Team of experts surveying Westminster's Main Street

State panel to offer advice on revitalization after visiting county seat

November 09, 1999|By Dennis O'Brien | Dennis O'Brien,SUN STAFF

A team of revitalization experts will be in Westminster this week, poking around Main Street's shops and offices and asking questions to come up with ways to spruce up the city's main drag.

The Main Street Resource Team -- made up of state revitalization and historic preservation experts -- will meet with city officials, survey merchants and talk with tourists for a report to city officials on revitalizing the three-mile-long corridor.

"We want to get a look at things and see exactly what is going on," said Cynthia Stone, a member of the group and coordinator of the Main Street Maryland program for the state Department of Housing and Community Development.

The four-member group was to meet with the mayor and city historic preservation officials today, have a working lunch with Greater Westminster Development Corp., the city's nonprofit business community partner, and talk with merchants and customers.

The group will make a preliminary report at Westminster City Hall at 7 p.m. Thursday and issue a final report this fall.

"They're the experts, so we'll value whatever advice they give us," said Westminster Mayor Kenneth A. Yowan.

Seven areas chosen

The tour and report are the result of a decision in June by the state Department of Housing and Community Development to designate Westminster and six other communities in Maryland for revitalization efforts.

The other communities are Cumberland, Denton, Easton, Mount Rainier, Oakland and the Charles Village section of Baltimore, Stone said.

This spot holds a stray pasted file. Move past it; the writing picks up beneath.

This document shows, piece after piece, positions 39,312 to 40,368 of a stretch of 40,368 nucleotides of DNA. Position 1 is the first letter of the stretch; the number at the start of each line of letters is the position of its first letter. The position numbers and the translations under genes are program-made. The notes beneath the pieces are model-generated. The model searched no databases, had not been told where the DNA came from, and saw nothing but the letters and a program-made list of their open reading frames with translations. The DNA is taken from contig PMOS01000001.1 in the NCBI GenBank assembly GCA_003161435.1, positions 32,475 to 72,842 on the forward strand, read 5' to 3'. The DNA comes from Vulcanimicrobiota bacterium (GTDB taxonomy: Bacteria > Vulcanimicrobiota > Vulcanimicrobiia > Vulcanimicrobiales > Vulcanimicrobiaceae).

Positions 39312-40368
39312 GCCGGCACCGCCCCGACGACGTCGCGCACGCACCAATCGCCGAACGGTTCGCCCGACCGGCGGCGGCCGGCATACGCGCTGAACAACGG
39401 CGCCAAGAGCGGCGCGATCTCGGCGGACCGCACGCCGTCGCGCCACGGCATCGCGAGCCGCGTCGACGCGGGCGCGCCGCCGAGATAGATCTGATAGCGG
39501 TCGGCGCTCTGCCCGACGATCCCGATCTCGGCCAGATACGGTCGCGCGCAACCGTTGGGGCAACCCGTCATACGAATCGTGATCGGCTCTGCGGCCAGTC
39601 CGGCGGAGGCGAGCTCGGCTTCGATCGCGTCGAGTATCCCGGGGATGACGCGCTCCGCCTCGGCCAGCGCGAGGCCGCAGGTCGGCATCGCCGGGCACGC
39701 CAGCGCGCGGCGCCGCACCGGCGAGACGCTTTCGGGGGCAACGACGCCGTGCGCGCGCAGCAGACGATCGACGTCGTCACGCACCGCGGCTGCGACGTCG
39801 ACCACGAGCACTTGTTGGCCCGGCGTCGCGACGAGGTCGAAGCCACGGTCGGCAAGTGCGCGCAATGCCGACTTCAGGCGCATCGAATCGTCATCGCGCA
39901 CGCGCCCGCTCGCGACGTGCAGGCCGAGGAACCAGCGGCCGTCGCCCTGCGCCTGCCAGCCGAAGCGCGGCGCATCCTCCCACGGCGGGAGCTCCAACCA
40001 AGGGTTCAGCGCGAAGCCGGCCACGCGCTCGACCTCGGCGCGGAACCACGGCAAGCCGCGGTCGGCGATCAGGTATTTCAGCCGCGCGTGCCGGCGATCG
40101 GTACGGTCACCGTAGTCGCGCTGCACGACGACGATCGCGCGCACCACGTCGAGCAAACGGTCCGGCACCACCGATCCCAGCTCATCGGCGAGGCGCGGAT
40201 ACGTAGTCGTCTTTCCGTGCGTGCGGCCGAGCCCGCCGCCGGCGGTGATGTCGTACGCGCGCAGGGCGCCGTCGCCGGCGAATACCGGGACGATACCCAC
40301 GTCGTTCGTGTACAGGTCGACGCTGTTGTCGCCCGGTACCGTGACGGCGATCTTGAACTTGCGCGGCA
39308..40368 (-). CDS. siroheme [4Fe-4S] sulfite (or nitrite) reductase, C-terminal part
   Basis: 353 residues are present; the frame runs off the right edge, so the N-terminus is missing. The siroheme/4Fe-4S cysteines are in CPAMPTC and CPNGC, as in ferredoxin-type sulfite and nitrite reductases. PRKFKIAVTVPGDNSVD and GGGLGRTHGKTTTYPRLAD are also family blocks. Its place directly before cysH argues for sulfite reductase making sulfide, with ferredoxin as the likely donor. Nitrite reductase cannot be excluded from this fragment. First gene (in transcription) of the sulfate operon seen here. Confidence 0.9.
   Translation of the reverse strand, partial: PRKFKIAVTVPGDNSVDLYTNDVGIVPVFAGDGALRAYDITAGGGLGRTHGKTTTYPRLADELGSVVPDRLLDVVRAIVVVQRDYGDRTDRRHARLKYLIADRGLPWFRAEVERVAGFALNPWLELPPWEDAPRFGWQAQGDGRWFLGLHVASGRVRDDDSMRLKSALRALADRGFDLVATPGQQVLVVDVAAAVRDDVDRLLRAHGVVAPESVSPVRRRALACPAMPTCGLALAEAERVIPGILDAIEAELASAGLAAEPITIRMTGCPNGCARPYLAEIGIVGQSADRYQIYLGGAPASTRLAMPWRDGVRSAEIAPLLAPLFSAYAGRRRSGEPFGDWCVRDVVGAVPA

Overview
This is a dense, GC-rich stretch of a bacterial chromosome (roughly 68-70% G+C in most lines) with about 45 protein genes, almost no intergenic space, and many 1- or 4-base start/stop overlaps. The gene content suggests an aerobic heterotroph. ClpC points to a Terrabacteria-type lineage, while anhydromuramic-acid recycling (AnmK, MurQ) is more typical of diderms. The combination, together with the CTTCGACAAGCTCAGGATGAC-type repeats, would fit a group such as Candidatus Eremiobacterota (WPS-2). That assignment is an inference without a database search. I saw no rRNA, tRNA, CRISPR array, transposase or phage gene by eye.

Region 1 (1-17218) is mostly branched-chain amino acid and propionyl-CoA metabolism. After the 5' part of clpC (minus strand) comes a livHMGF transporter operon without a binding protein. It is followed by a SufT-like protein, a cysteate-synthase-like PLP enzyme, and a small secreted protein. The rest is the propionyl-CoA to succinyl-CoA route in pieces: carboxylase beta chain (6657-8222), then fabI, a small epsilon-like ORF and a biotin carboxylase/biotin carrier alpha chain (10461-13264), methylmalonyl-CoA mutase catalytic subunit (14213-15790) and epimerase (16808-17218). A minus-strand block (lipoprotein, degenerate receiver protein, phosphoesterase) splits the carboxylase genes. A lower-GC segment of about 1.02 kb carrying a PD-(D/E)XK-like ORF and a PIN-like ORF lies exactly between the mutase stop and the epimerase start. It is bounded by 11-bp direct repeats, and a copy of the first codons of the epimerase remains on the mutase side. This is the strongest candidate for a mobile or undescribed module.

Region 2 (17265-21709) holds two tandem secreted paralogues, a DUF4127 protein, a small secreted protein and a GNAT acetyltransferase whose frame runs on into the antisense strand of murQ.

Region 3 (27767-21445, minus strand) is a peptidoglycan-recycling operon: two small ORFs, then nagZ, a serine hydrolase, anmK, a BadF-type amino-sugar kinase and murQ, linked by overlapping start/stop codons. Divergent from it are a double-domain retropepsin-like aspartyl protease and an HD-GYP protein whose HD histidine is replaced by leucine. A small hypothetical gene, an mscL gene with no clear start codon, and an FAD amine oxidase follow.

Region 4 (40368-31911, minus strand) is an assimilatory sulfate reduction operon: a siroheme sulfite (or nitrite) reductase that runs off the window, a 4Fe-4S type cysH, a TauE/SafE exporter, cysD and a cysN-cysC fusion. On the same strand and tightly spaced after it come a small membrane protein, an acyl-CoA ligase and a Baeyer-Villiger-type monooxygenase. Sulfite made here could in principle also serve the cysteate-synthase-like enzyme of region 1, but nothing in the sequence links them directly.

Stone said a community's revitalization package has no specific formula or set of solutions.

"The recommendations for each area are different because each area has different assets and different priorities," Stone said.

City officials, who lobbied for the designation, say they have been working to revitalize Main Street for several years.

Douglas Mathias, executive director of Greater Westminster Development Corp., said revitalization efforts go back at least five years, when a consultant's report detailed ways to improve commerce and attract businesses to Westminster.

"We've been working for years to give merchants any form of development financing that's available," Mathias said.

Competition for business

City officials say nothing is wrong with downtown Westminster, but it must compete with businesses along the Route 140 corridor in the same way that main streets across the country compete with strip malls and large shopping centers for customers.

"A downtown is an organic entity that constantly needs refreshing and is constantly changing and constantly needs attention," said Kevin Dayhoff, a Westminster Common Council member.

Yowan said that past revitalization efforts have included working with merchants to rezone parcels for commercial development and helping them obtain low-interest loans to open or expand businesses.

"The way I see it, Main Street is like a painting that we've been working on," Yowan said. "It looks good so far, but it's not finished yet."

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